In my first semester of CSGA, I took Game Design Workshop and Introduction to Interactive Entertainment along with finishing up my general CS requirements by taking Algorithms and Theory of Computing. I really enjoyed my game-specific classes since I was able to explore a variety of roles within the game production process and learn the core concepts of game design such as the correct terminology, significant games from the past to use as reference, user-centric design, and the pipeline in general. These first couple courses act as a sneak peek into the world of game design as a whole before the major jumps into the backend and programming as well as art creation
required to make our own digital games.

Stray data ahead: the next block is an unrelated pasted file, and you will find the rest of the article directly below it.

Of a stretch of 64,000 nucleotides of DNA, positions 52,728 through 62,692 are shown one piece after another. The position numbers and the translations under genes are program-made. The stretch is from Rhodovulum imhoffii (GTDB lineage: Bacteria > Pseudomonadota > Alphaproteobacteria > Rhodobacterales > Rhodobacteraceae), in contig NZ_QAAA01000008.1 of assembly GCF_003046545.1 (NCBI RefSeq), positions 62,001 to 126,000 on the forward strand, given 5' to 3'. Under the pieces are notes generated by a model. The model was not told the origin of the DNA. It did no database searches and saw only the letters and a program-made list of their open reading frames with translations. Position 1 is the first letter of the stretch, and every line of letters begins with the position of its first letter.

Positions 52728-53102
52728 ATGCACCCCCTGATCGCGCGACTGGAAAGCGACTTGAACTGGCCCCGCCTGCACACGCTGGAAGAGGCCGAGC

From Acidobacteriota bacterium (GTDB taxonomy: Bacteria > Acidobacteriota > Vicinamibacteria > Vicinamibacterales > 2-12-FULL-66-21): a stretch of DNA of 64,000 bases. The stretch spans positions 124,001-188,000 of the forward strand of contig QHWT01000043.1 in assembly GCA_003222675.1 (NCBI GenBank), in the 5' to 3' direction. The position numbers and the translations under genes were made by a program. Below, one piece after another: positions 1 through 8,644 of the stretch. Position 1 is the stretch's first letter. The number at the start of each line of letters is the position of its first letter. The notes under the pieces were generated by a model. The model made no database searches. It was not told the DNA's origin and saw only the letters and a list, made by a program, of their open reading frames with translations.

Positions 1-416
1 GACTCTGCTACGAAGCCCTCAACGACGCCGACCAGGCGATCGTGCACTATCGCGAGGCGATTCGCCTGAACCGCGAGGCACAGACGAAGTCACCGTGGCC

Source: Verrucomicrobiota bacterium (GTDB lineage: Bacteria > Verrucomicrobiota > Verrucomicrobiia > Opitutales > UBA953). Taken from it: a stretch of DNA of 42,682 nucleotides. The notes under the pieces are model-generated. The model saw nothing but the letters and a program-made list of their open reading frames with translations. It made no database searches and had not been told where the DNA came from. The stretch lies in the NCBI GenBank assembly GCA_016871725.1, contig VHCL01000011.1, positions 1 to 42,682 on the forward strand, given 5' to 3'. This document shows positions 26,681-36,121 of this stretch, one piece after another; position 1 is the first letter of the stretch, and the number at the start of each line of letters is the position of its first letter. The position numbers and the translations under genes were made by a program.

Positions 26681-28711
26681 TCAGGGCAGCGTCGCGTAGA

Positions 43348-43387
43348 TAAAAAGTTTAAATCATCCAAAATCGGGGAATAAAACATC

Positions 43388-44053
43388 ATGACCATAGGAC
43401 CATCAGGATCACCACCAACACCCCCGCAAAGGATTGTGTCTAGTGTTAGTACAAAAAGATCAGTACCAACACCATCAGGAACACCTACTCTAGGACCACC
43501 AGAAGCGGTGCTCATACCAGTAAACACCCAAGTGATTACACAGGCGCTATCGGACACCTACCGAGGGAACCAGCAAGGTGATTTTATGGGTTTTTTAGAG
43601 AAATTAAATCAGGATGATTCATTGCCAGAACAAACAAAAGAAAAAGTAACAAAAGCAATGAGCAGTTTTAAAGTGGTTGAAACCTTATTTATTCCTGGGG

This semester I am in my intermediate game design and game workshop classes along with probably my favorite major class yet, ITP 380 Video Game Programming. In the first course, you work alongside a partner for the whole semester to make a short, playable digital game through Unity, tackling all the stages – ideation, pre-production, production, testing, alpha launch, and post-production – to have fully functional, well developed game that is entirely your own and centered on a technical aspect, narrative story, or area of focus of your choice. I feel challenged everyday with this project and sometimes feel so out of my depth trying to create the 2D-pixel RPG mini-game my partner and I have planned. Yet, even after only six weeks I can see the tremendous progress we have made and the new capabilities I have built in just this short time. We have just over a month to go until our final build and the prospect of that is most definitely daunting, but I am so energized about our game and the final result of all our hard work. Plus I’m learning pixel art which has been so fun for me! I’m not only scripting in C# and using the functionalities of Unity, but I get to actually draw the art seen in our game and feel like I have a tangible, visible part of the final product.